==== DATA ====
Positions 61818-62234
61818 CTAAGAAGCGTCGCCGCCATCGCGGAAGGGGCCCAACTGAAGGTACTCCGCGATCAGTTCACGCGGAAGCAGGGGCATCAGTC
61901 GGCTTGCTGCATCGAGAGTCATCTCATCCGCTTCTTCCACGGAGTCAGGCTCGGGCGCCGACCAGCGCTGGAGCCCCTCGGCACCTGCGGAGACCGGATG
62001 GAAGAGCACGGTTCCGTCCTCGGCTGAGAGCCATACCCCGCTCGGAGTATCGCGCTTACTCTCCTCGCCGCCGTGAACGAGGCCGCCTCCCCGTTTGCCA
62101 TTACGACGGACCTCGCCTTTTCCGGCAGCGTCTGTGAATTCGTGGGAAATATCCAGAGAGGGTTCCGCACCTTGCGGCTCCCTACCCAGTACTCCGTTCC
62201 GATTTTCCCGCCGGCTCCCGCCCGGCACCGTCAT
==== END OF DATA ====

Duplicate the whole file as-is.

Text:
Positions 61818-62234
61818 CTAAGAAGCGTCGCCGCCATCGCGGAAGGGGCCCAACTGAAGGTACTCCGCGATCAGTTCACGCGGAAGCAGGGGCATCAGTC
61901 GGCTTGCTGCATCGAGAGTCATCTCATCCGCTTCTTCCACGGAGTCAGGCTCGGGCGCCGACCAGCGCTGGAGCCCCTCGGCACCTGCGGAGACCGGATG
62001 GAAGAGCACGGTTCCGTCCTCGGCTGAGAGCCATACCCCGCTCGGAGTATCGCGCTTACTCTCCTCGCCGCCGTGAACGAGGCCGCCTCCCCGTTTGCCA
62101 TTACGACGGACCTCGCCTTTTCCGGCAGCGTCTGTGAATTCGTGGGAAATATCCAGAGAGGGTTCCGCACCTTGCGGCTCCCTACCCAGTACTCCGTTCC
62201 GATTTTCCCGCCGGCTCCCGCCCGGCACCGTCAT